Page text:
Florence Larrous, Research Engineer in “Dynamic of Lyssavirus and adaptation to host” unit is involved in public health activities for animal and human rabies diagnosis but also in several research topics. She is responsible for the technical and scientific co-supervision of many trainees (master, phD students…). Her thesis supported in September 2013 focused on the role of Lyssavirus matrix protein and phosphoprotein in the innate immunity and efficacy of the replication complex.
Understanding how the viral matrix and phosphoprotein modulate the viral-host interplay and in particular the innate immune response.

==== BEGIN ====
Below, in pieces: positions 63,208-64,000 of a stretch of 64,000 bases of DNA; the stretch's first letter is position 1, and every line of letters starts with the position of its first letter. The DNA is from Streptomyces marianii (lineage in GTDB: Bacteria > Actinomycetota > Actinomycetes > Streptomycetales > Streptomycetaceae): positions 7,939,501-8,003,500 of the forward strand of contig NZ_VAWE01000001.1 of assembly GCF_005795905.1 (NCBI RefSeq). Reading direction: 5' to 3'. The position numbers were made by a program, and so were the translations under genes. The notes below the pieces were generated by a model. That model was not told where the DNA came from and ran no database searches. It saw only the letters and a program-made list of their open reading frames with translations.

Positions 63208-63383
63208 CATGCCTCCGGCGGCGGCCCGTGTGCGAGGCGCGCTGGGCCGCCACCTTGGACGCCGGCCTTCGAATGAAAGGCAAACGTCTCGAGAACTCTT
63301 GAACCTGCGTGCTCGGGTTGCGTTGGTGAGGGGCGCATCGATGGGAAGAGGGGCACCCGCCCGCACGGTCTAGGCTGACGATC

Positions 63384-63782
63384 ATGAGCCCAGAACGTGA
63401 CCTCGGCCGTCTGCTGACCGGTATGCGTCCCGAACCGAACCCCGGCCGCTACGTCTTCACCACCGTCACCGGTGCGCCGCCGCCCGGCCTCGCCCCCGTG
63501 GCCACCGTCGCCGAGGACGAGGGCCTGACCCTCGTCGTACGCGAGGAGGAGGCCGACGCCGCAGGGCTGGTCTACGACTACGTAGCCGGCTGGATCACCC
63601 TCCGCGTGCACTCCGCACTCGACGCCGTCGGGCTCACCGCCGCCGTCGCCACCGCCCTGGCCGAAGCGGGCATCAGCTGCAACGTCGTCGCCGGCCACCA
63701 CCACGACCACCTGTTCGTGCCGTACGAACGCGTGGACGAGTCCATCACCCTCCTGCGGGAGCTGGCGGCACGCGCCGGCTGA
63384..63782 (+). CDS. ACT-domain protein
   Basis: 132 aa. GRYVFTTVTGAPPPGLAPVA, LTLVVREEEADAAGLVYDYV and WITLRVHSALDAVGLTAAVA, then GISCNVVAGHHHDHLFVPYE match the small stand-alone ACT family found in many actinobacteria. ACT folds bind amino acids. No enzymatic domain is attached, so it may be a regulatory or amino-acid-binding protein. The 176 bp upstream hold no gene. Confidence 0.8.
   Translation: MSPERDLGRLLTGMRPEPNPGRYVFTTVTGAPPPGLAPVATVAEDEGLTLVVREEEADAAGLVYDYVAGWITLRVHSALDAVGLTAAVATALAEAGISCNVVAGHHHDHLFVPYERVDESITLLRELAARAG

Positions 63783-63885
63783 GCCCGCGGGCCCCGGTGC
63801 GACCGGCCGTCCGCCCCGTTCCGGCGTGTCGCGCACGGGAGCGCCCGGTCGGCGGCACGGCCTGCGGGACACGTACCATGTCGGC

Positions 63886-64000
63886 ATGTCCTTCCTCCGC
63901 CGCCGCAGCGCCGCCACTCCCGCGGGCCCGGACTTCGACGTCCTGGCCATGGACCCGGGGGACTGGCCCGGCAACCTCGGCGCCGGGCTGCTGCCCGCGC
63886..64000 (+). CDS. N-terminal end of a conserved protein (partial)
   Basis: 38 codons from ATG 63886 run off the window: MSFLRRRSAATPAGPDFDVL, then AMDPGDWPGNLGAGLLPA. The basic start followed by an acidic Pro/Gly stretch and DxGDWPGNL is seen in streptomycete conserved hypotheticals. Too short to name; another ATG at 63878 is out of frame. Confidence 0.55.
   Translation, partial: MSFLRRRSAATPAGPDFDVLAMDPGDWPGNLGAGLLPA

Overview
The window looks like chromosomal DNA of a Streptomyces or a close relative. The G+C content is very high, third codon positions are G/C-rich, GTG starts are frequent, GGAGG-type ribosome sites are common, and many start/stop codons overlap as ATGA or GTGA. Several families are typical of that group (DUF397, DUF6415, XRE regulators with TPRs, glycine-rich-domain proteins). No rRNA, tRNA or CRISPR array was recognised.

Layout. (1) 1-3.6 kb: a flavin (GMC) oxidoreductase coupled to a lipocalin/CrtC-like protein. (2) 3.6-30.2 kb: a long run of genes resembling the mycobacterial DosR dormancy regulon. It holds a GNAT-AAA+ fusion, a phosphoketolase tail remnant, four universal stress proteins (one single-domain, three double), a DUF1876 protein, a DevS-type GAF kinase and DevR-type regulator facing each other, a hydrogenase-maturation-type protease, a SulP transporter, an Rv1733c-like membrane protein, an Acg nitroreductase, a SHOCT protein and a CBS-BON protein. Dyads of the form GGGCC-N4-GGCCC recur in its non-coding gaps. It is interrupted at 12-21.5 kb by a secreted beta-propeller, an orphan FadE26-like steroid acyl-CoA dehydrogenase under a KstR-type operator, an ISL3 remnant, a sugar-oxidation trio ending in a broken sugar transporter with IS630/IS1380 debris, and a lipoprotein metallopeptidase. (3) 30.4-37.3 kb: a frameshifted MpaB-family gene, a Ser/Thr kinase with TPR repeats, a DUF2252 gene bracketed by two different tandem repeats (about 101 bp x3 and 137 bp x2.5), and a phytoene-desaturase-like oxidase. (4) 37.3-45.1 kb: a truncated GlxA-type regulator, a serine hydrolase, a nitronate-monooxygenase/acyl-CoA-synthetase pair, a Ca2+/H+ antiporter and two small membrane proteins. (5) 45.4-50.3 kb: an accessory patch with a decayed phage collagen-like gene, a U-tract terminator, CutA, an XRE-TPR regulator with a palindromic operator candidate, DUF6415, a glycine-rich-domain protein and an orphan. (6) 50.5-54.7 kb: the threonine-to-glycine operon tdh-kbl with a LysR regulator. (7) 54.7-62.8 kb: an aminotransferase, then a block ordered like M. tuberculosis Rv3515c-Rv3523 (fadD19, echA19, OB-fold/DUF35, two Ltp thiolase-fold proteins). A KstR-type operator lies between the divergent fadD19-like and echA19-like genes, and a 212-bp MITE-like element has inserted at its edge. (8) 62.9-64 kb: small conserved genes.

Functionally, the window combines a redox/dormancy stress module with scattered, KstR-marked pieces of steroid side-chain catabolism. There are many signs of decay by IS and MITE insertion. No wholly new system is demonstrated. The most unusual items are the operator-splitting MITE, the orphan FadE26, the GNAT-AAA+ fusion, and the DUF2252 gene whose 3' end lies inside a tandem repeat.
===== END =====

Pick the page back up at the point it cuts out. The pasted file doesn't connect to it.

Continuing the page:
Identification of viral molecular drivers of replication and transcription efficiency: how mutations of rabies phosphoprotein affect replication complex activity and induce emergence of new viral population
Develop new inhibitors of rabies infection: description of new molecules targeting the replication complex of lyssaviruses or more largely the replication of Mononegavirales.
Decipher the Mononegavirales capping machinery by characterizing the structure and the function of capping enzymes (PRNTase, N7- and 2’O-MTases).
Identification of compounds blocking the MTase activity leading to the discovery of a viral strategy that links transcription to immune evasion.
Development of a novel combined prophylactic/therapeutic approach for rabies